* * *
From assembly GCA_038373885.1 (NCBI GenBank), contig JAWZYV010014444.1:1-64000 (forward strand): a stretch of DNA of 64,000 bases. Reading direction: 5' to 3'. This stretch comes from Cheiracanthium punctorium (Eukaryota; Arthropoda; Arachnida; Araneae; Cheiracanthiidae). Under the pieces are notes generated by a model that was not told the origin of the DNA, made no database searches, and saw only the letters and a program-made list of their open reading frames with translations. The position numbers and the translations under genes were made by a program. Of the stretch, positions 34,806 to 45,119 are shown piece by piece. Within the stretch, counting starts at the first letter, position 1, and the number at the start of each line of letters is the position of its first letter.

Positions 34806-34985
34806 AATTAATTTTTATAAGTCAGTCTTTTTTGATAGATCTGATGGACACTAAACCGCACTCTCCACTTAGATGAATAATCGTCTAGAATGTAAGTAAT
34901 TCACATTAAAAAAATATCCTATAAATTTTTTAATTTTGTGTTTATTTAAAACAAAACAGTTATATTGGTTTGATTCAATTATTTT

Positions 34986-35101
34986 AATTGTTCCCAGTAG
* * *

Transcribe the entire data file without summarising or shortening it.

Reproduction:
From assembly GCA_038373885.1 (NCBI GenBank), contig JAWZYV010014444.1:1-64000 (forward strand): a stretch of DNA of 64,000 bases. Reading direction: 5' to 3'. This stretch comes from Cheiracanthium punctorium (Eukaryota; Arthropoda; Arachnida; Araneae; Cheiracanthiidae). Under the pieces are notes generated by a model that was not told the origin of the DNA, made no database searches, and saw only the letters and a program-made list of their open reading frames with translations. The position numbers and the translations under genes were made by a program. Of the stretch, positions 34,806 to 45,119 are shown piece by piece. Within the stretch, counting starts at the first letter, position 1, and the number at the start of each line of letters is the position of its first letter.

Positions 34806-34985
34806 AATTAATTTTTATAAGTCAGTCTTTTTTGATAGATCTGATGGACACTAAACCGCACTCTCCACTTAGATGAATAATCGTCTAGAATGTAAGTAAT
34901 TCACATTAAAAAAATATCCTATAAATTTTTTAATTTTGTGTTTATTTAAAACAAAACAGTTATATTGGTTTGATTCAATTATTTT

Positions 34986-35101
34986 AATTGTTCCCAGTAG